Not sure how to choose the right bath for your bathroom? This comprehensive guide will assist you with your decision.
This post has been written in collaboration with Decina
Choosing whether to include a bath in a bathroom can stir up quite the debate. For some, it’s a fixture hardly used as the shower is much preferred. For others, it’s a must have, especially for a family with young children. Here are some tips on how to choose the right bath for your bathroom.
The inclusion of a bath is a design decision based on space, lifestyle and budget.
A freestanding bath will typically be more expensive than a built in bath, but it’s a trending fixture that can modernise a bathroom instantaneously. It can also add resale value to your property should you sell it in the future.
Once you’ve made the decision of including a bath in your bathroom, there are a variety of options to consider which may suit your layout.
Decina was shortlisted in the House of Home best bathtub awards for 2018, and they offer a variety of bath tub styles to choose from.
To choose the right bath for your bathroom, you need to know what styles are available.
Here are 8 Baths to Consider for your Bathroom
Popular in design, the freestanding bath creates a focal point in the bathroom. While there are no limitations on where they are installed, these baths require adequate space around the bath for cleaning. A 150 to 300mm gap around the bath is advised to allow for easy access should anything be dropped out of the bath and also to get a vacuum and mop around the bath.
Freestanding baths can come in a variety of shapes and sizes to suit your bathroom layout. White is popular, but a black freestanding bath can certainly create interest in a plain bathroom. In fact matte black tapware pairs perfectly with a black freestanding bath. You can match the bath to your black tapware in the shower to create a cohesive look.
Freestanding Claw Foot Bath
A freestanding claw foot bath is a beautiful feature, which can also be installed anywhere within the bathroom. They are often placed against a wall and will require the same space allowance as above. Freestanding claw foot baths are more suited to heritage style bathrooms.
Many of the traditional claw foot baths are from steel or iron and can be quite cold to touch. While they can look magnificent in a bathroom, they can be quite expensive and the floor needs to be able to support their weight.
Back to Wall or Back to Corner Freestanding Bath
These baths will back against the tiled wall, so no need to worry about space allowance around the edge of the bath. Decina back to wall and corner baths have a tile bead so they can be checked into a tiled wall, creating a water tight seal around the edges. If it’s not checked into the wall then the waterproofing must be applied to the wall behind the bath.
The corner freestanding bath can butt back into a corner, which may be a logical option if space is limited. The Natalia 1500 Back to Corner Freestanding bath offers corner surfaces for display storage.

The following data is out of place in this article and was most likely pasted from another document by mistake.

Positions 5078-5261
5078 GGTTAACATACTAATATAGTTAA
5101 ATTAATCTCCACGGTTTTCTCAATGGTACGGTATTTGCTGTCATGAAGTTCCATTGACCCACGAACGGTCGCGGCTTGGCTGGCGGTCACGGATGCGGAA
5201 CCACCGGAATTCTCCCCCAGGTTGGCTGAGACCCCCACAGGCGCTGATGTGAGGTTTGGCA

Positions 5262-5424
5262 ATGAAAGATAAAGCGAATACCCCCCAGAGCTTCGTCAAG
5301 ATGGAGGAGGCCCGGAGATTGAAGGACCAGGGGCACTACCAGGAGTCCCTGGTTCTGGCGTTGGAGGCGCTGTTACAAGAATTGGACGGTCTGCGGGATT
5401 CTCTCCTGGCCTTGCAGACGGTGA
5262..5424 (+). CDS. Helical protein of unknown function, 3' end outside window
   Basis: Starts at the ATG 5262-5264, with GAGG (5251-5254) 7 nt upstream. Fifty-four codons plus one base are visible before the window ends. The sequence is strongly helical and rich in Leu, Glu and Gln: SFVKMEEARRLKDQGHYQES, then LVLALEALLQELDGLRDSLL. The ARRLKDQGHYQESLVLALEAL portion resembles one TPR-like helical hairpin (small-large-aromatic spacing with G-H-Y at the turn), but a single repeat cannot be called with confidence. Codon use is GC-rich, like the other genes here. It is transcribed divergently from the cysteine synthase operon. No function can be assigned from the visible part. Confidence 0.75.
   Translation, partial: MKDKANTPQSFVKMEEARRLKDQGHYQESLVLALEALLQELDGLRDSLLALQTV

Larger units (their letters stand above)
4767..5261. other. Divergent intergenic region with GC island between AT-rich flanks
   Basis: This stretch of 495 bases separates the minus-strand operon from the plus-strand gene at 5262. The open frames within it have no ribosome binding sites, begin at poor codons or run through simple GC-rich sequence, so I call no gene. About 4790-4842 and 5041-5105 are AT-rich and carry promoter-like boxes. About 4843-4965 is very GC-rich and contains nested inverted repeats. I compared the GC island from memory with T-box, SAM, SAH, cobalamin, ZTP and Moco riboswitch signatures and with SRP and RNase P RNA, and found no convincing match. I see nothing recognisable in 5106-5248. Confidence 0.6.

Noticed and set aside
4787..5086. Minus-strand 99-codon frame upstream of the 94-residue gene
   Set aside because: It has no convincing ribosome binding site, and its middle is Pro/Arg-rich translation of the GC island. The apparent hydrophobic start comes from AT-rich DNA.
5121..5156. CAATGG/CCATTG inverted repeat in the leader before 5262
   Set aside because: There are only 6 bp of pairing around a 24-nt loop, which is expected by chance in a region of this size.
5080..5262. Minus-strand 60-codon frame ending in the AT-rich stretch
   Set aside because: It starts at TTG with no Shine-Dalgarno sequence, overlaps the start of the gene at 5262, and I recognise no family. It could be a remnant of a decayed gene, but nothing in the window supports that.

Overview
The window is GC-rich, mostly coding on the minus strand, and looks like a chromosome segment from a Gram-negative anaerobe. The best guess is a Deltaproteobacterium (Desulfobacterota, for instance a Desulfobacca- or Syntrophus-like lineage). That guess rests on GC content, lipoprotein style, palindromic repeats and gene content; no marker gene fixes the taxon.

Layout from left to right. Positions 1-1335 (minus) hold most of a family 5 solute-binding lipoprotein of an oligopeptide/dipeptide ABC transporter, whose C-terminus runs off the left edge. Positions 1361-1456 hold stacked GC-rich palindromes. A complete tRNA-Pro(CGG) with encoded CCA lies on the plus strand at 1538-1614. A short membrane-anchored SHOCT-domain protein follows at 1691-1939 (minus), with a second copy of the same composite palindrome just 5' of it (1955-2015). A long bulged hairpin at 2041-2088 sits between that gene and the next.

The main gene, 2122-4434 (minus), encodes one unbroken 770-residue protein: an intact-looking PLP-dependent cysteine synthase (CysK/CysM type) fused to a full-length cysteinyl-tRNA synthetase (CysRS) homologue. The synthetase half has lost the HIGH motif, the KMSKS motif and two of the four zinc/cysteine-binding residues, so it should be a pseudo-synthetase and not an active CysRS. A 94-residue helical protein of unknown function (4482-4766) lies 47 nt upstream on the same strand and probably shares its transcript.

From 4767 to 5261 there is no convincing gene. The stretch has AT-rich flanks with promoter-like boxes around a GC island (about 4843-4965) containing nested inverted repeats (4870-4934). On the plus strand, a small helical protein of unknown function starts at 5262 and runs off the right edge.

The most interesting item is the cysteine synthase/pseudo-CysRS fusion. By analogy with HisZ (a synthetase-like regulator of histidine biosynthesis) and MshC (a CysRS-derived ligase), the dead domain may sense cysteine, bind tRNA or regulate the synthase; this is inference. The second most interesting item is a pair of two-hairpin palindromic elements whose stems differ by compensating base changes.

The inset bath is most likely the type of bath you grew up with. It’s been modernized with extra length and a variety of shapes to choose from. The inset bath is characterised by a tile bead around the edges so it can be built into a tiled wall, creating a water tight seal around the edges, with no gaps making it ideal for shower over bath combinations when space is tight.
An island bath is a bath that is built in like an inset bath, but it can be set away from the wall or positioned anywhere in the bathroom in its own hob. As its name suggests, it can be an island focal point in the bathroom, should your bathroom space be large enough to allow for it. This style of bath will have a tiled surface around the edge offering a ledge. This ledge is ideal for seating (great for parents with little kids!), holding toys or displaying candles and products for a styled space.
Shower Bath Combo
If your bathroom doesn’t have enough space for both a shower and bath, combining the two together gives the best of both worlds. The most popular baths for a shower and bath combo are inset baths such as the Modena which is wider at one end and has an anti-slip pattern on the entry and exit zone. It can also be fitting with a glass panel shower screen.
The right bath option for this design will depend on the space and the usage of the fixture. For example, if the bath is simply to bath young children, the option of a smaller inset bath like the Azzuro may be adequate.
Many desire a bathroom with a day spa feel. The incorporation of a spa bath can offer home owners hydrotherapy in their own bathroom. The bathroom is a place for relaxation and a spa bath can offer therapeutic benefits.
Spa baths are no longer the corner baths of old that would take quite a lot of space in the bathroom. They are available in freestanding or built in options depending on what will within your governed space for a bath. Decina can make your spa bath to order. Look at their spa bath checklist to find the right option for you.
Baths are commonly manufactured from acrylic or steel. A pressed metal inset bath can be more affordable than an acrylic option. Both are durable, but steel is more scratch resistant. Acrylic retains heat better, making it an ideal choice for the purpose of soaking for relaxation. Affordability and style are what will determine which material you choose for your bath.
When it comes to choosing the right bath for your bathroom, why not check out the range from Decina? Their baths come in all shapes and sizes to suit your bathroom. Head here to check out the full range.
Do you feel more confident now in choosing the right bath for your bathroom? Which bath do you have in your bathroom?
Disclosure: This post has been written in accordance with my disclosure policy.